Laura Dershewitz and Martina Waluk’s Inkubator crossword, “Top Billing”—Jenni’s write-up
The Inkbuator Email says that this collaboration is Laura’s debut, but our archives show one LAT and one Universal to her credit and I reviewed an Inkubator puzzle by Martina in 2021. In any case, it’s a good ‘un. I don’t often agree with the Inkubator difficulty ratings and indeed did not find this one moderately challenging. I enjoyed it anyway.
Each theme answer has letters in circles that unscramble to spell the same word.
- 20a [Keep from burning, as risotto] is STIR FREQUENTLY. Why do contestants on “Chopped” continue to try to make risotto? They never have enough time and if Scott Conant is judging it will not go well. Yes, Discover+ is my drug of choice when I’m trying to avoid, well, all the news. And I live in PA, so that’s pretty much all the time.
- 25a [Person appearing in deleted Instagram photos, perhaps] is an EX–BEST FRIEND.
- 42a [Fast way to make money] is HAND OVER FIST.
See the anagram? If not, we have a revealer to help you out: 48a [Protector of the right to free expression and a literal hint to each group of circled letters] is the FIRST AMENDMENT. Each set of circled letters will spell FIRST when re-arranged and they’ve been “amended.” Fun!
A few other things:
- 1a [Author who wrote of freckles, fudge, and fourth grade] is Judy BLUME. This was a gimme and the past tense sent me into a panic – did she die? She did not. She’s still alive at 84 and continues to fight book banning – her books are frequent targets for all the reasons that made me love them as a kid.
- 15a [Ellie’s love in “Up”] is CARL. I really really didn’t like that movie. Ellie – who never speaks and only appears in a short prolog to the actual movie – gives up her own adventuring to marry Carl, who appears to have fallen for her because she was an explorer. It’s mawkish patriarchal sentimentality at its misogynist best. I am glad I saw it so I could discuss it with my then 9 year old daughter. She was maybe a little older when we settled in with our popcorn at a different movie and she said “Mom, are you gong to make that noise? You know. The kind of huffing noise you make when you think something in the movie isn’t fair to women.” The answer, of course, was “Almost certainly.”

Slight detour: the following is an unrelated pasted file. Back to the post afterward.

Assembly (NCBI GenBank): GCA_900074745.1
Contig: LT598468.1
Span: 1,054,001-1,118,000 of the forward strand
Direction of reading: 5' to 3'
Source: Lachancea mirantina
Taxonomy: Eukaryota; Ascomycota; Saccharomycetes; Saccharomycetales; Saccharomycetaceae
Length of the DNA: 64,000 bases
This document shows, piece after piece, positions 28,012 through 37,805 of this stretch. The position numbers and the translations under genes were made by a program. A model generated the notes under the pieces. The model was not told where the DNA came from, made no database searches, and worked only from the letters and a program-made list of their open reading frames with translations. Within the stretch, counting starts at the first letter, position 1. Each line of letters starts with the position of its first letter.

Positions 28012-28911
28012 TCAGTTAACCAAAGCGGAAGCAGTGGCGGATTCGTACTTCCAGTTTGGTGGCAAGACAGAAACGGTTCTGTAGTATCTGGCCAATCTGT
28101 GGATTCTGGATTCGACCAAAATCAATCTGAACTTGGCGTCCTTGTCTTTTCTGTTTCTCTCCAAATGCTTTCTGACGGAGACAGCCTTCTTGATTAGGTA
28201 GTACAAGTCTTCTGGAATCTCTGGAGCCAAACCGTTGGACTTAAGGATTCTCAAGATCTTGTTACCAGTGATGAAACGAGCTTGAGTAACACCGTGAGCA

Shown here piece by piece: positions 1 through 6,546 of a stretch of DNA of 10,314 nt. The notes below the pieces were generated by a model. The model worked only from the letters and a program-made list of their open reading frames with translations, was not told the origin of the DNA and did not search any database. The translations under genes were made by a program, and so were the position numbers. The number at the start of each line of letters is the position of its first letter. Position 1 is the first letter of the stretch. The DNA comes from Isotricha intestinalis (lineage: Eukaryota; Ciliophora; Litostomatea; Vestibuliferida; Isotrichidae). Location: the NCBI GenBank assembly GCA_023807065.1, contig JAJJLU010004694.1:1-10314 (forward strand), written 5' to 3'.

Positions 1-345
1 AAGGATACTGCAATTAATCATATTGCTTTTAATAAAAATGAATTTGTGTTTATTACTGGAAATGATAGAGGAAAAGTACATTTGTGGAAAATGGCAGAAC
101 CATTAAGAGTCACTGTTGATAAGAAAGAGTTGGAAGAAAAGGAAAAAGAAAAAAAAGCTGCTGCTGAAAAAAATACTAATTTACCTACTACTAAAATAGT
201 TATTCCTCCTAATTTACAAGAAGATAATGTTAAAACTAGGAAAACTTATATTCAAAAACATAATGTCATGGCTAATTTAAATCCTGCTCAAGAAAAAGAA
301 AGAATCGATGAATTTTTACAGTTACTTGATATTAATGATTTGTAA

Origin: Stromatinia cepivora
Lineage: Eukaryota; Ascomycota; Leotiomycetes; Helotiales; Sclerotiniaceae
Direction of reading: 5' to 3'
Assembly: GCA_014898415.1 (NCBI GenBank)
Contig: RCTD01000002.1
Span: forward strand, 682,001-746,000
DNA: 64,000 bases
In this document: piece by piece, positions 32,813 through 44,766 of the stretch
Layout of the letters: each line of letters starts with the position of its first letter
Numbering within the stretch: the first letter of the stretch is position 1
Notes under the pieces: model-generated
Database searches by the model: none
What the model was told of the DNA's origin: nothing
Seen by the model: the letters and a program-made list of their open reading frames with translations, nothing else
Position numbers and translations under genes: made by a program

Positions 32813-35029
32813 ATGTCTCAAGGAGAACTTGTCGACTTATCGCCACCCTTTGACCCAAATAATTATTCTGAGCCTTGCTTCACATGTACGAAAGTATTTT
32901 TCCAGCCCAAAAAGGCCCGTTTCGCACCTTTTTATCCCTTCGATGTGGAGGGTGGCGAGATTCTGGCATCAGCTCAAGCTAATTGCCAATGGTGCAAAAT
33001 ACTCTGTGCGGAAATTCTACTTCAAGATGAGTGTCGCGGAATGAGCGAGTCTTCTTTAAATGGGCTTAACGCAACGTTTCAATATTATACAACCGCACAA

- 42a [Threw a fete] is a very good clue for HOSTED.
- 44a [“Sure, OK”] is I S‘POSE. I expect a bit more of a signal that it’s a non-standard answer.
- Speaking of non-standard we also have YA FEEL ME?
What I didn’t know before I did this puzzle: never heard of the drag queen MONET X Change. I have heard of ION TV and did not now they syndicate “NCIS.” And I am not familiar with Missouri rep CORI Bush. And no, not that kind of Bush. She’s from the other side of the aisle and a different gene pool.
Juliet Corless’s New York Times crossword—Amy’s recap
An easy Friday NYT (though it took me 50% longer than Weintraub’s Thursday New Yorker puzzle—the epitome of “easy themeless” these days is Thursday’s TNY) with the unusual choice of vertical triple stacks.
Fave fill: JACK OF ALL TRADES, FREAKING AWESOME, DRAMATIC LICENSE, PAROLE VIOLATION, TEMPORARY TATTOO, GODIVA chocolates, REDEPLOY (better than some other RE- words for sure), Angela BASSETT.
Can’t say I see AMOEBIC as [Amorphous, in a way], vs. modifying dysentery caused by amoebae. Didn’t know FERRITE ([Ceramic iron compound that’s nonconductive]). Can’t say I knew that POLARIS is a [Star that’s actually three stars]! Also had no idea that 56d. [Give: Sp.] is DAR, but I’ll bet at least a quarter of solvers know enough Spanish to get that.
Was NOT OK with NOT OK near “OK, OK.”
A few clues that popped:
- 63a. [One backward musician?], ENO. Sort of a cryptic crossword clue, ENO being “one” backward.
- 34a. [Truffle hunting option], GODIVA. When hunting for chocolate truffles, not having a pig root around for buried fungi.
- 5d. [Good faith agreements?], AMENS. As in religious faith.
3.9 stars from me.
Nathan Hale’s Los Angeles Times crossword — pannonica’s write-up
Switching up the endings of selected phrases.
- 56aR [Wall Street site, and what happened in order to form the answers to the starred clues?] STOCK EXCHANGE.
- 20a. [*Era known for Pegasus and other winged stallions?] WHEN HORSES FLY (when pigs fly). (54a [Notable period] ERA is a strong duplication.)
- 33a. [*Tenderize steaks?] BEAT A DEAD COW (beat a dead horse).
- 41a. [*Pet restriction set by the condo board?] DON’T HAVE A PIG (don’t have a cow).
While I can admire the tidiness of the theme I ALSO (16a) am not personally excited by the description of animals as [live]stock, nor of the the phrase(s) in 33-across. Sure, there are certain realities of practice and usage but I don’t have to like seeing them promoted.
- 2d [Game that introduced the joker into modern playing cards] EUCHRE. Did not know this, but then again I know next to nothing about EUCHRE.
- 44d [Pique-nique setting] PARC. I would have thought that the French word would have been le picnic, but it is indeed pique-nique. In fact, that’s the original cognate for the German Picknick and English picnic.